Search Images Maps Play YouTube News Gmail Drive More »
Sign in
Screen reader users: click this link for accessible mode. Accessible mode has the same essential features but works better with your reader.

Patents

  1. Advanced Patent Search
Publication numberUS5244608 A
Publication typeGrant
Application numberUS 07/778,210
PCT numberPCT/DK1990/000155
Publication dateSep 14, 1993
Filing dateJun 15, 1990
Priority dateJun 15, 1989
Fee statusLapsed
Also published asDE69013345D1, DE69013345T2, EP0477254A1, EP0477254B1, WO1990015704A1
Publication number07778210, 778210, PCT/1990/155, PCT/DK/1990/000155, PCT/DK/1990/00155, PCT/DK/90/000155, PCT/DK/90/00155, PCT/DK1990/000155, PCT/DK1990/00155, PCT/DK1990000155, PCT/DK199000155, PCT/DK90/000155, PCT/DK90/00155, PCT/DK90000155, PCT/DK9000155, US 5244608 A, US 5244608A, US-A-5244608, US5244608 A, US5244608A
InventorsUlrik F. Andersen
Original AssigneeMix-Wood Aps
Export CitationBiBTeX, EndNote, RefMan
External Links: USPTO, USPTO Assignment, Espacenet
Method and a system for manufacturing shaped objects of wood dust
US 5244608 A
Abstract
A moulding process and system for producing small wooden objects such as, for example, pipe heads or furniture handles from a moulding material formed of an aqueous suspension of wood dust. The moulding material is injection moulded into injection mould parts in which electrodes are placed for subjecting moulding cavities to a HF-heating field such that both a rapid curing of a heat setting glue agent in the aqueous wood dust mass and a rapid driving out of a major part of the water is realized. The moulding cavities include exhaust or release channels for steam resulting from the evaporation of the water of the moulding material and an arrangement is provided for maintaining the mould parts together in spite of the high steam pressure developed in the mould cavities.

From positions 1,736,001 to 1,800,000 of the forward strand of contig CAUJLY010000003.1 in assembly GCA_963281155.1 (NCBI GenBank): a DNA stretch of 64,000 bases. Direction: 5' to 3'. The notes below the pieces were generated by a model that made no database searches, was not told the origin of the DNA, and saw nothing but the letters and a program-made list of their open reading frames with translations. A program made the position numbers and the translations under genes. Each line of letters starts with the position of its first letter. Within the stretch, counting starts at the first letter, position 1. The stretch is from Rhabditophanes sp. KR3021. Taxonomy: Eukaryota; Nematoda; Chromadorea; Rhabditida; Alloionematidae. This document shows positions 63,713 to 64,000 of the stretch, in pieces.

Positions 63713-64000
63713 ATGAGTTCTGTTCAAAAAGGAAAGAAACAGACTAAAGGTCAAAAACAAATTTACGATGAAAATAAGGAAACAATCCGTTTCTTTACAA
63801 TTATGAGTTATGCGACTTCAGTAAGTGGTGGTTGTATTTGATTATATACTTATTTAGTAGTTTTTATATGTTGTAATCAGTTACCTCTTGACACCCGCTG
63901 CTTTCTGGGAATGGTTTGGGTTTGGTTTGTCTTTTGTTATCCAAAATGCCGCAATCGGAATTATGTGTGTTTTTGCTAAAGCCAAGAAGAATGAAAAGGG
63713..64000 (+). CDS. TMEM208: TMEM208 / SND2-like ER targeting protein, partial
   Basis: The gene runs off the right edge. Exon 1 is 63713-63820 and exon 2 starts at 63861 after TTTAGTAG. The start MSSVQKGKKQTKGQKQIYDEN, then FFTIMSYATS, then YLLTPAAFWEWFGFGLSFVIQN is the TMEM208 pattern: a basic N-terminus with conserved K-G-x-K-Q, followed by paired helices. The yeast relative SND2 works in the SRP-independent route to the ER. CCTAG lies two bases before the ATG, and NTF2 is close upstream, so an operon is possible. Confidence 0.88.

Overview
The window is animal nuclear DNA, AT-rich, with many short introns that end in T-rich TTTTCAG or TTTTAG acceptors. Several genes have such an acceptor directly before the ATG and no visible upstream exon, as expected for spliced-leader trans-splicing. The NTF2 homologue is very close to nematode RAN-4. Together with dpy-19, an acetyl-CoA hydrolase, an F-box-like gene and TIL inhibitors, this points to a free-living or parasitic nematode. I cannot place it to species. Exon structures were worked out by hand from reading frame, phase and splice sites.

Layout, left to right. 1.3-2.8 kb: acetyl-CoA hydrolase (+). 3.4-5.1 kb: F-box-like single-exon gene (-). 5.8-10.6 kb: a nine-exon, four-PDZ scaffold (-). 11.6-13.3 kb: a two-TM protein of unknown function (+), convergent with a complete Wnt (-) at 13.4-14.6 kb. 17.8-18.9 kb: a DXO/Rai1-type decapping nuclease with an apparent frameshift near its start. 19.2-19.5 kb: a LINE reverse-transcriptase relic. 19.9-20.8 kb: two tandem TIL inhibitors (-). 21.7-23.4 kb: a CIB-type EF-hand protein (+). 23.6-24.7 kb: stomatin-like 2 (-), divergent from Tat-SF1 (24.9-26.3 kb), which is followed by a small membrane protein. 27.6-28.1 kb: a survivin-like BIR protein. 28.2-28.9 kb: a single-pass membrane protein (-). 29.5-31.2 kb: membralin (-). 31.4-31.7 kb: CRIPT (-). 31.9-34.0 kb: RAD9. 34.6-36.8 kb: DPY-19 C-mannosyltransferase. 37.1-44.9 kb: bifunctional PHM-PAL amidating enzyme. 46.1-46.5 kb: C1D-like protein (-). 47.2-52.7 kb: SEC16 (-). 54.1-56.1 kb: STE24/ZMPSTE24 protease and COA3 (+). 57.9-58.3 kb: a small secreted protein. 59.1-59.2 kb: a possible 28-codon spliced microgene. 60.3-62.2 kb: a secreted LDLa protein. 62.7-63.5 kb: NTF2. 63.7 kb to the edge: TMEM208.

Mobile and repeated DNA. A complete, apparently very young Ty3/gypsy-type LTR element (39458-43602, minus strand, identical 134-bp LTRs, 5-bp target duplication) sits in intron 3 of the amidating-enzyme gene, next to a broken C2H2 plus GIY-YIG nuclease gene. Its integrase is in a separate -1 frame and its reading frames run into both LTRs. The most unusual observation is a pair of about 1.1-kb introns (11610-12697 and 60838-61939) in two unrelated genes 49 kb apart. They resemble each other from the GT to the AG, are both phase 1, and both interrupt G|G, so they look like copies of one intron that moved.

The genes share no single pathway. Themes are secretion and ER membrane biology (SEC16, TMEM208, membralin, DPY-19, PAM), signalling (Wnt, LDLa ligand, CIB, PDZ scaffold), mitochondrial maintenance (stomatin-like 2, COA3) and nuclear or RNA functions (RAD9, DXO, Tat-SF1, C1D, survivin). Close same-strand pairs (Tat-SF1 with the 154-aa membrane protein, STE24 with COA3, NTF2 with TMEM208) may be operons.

Images(2)
Previous page
Next page
Claims(5)
I claim:
1. A method of manufacturing moulded bodies of a moulding material containing wood dust, a heat activated glue agent and water the method comprising the steps of injection moulding the moulding material into a mould cavity provided in opposed mould parts fashioned of a hard, heat resistant and dielectric material, subjecting the moulded body to an HF heating field between a metallic plate electrode located in the respective tool mould parts spaced behind a bottom portion of the mould cavity so as to promote a curing of the glue agent and promoting an expulsion of the water from the moulded body by evaporation of the water, venting steam resulting from the evaporation through at least one channel connecting the mould cavity with the environment, and, at least initially holding the mould parts together with a pressure sufficient to resist a pressure of steam created by rapid heating of the moulded body.
2. A method according to claim 1, wherein the heat actuated glue is admixed with a lubricant.
3. A method according to claim 1, wherein a process time of the moulding process is approximately 30 seconds or less.
4. A system for manufacturing moulded bodies of a moulding material containing wood dust, a heat activated glue agent and water, the system comprising a mould including mould cavities, means for introducing the moulding material under pressure into the mould cavities, wherein said means for introducing includes an injection moulding system said mould cavities being defined between opposed mould parts of the mould, wherein means are provided for holding said mould parts against each other so as to define said mould cavities, and wherein the mould parts are fashioned of a hard heat resistant and dielectrical material, with each of the mould parts being provided with a metallic HF electrode plate mounted spaced behind respective bottom portions of the mould cavities, and channel means are provided in the mould parts for connecting the mould cavities for communication with the environment for enabling a release of steam caused by evaporation of the water contained in the moulding materials from the moulded bodies.
5. A system according to claim 4, wherein rear sides of said electrode plate are covered by block members of a dielectric material.